Chief of the General Staff (2007–2011)Edit

 
Gabi Ashkenazi as Chief of the General Staff, 2007
 
Ashkenazi greet his soldiers for the last time, as he leaves his home base for civilian life.

Ashkenazi became the Chief of the General Staff of the Israel Defense Forces on February 14, 2007.

As a Rav Aluf, Ashkenazi had to deal with the events of the Second Lebanon War and to draw conclusions for improvements. Under his command, the IDF went through a process of fixing its faults and weaknesses which manifested in the Second Lebanon War. Ashkenazi emphasized many intensive military trainings and military exercises, ranging from reinserting basic skills forgotten, up to large multi-corps exercise (which sometimes included full brigades).

In December 2007 Ashkenazi met with Admiral Michael Mullen, chairman of the Joint Chiefs of Staff of the United States – this was the first time in ten years that an Israeli chief of staff met with his U.S. counterpart. While on visit in the United States in July 2008 Mullen gave Ashkenazi the Legion of Merit military decoration with the Commander rank.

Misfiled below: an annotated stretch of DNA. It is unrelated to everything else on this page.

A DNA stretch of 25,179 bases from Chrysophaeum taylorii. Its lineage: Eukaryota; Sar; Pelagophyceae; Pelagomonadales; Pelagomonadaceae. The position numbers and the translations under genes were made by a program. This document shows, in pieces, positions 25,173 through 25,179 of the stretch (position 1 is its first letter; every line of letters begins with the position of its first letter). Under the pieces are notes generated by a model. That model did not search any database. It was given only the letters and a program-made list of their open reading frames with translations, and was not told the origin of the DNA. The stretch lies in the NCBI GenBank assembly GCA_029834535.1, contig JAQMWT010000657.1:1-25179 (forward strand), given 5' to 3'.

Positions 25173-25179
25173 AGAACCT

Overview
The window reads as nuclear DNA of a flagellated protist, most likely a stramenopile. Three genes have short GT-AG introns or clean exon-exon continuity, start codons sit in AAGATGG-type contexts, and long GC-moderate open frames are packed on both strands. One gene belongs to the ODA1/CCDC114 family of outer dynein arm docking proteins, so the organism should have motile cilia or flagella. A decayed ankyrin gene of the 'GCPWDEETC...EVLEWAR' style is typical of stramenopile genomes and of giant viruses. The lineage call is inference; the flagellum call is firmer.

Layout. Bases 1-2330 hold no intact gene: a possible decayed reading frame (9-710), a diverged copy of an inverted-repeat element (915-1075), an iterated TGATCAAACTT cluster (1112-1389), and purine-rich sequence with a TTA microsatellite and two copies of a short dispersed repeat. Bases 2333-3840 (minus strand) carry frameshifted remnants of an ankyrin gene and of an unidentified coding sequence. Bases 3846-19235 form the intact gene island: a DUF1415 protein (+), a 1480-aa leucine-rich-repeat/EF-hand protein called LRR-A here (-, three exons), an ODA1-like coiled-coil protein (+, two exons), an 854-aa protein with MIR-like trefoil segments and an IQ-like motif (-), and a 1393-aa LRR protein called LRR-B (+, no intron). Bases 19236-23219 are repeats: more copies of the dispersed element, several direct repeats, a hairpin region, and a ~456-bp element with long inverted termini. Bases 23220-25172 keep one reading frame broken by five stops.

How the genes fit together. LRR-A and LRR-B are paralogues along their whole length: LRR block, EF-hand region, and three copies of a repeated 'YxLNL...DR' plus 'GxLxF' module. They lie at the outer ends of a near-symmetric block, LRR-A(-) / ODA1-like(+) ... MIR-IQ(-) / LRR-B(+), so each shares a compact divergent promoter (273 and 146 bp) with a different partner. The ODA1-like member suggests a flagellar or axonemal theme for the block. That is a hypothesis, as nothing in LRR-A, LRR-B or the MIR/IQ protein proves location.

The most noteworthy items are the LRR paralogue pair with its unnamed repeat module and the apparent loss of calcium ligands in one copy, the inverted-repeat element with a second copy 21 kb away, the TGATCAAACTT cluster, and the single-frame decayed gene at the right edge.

At the end of February 2008, Ashkenazi commanded Operation Hot Winter during which the IDF fought alleged terrorist organizations in Gaza for two days. The fighting ended in a truce agreement between Israel and Hamas. At the end of 2008 and in early 2009 Ashkenazi commanded also Operation Cast Lead during which the IDF fought against Hamas and other Palestinian forces in Gaza.[13]

In February 2011, Ashkenazi retired from the army, and was succeeded by Benny Gantz.[citation needed]

Ashkenazi reportedly pushed back against an Israeli military strike on Iran in 2010.[14] Israeli Channel 10 reported that at a pivotal meeting where Prime Minister Benjamin Netanyahu tried to persuade his cabinet and military to order a strike, Ashkenazi and other security chiefs steadfastly opposed the move. As a result, Netanyahu did not receive the support from his cabinet to order the strike.[15]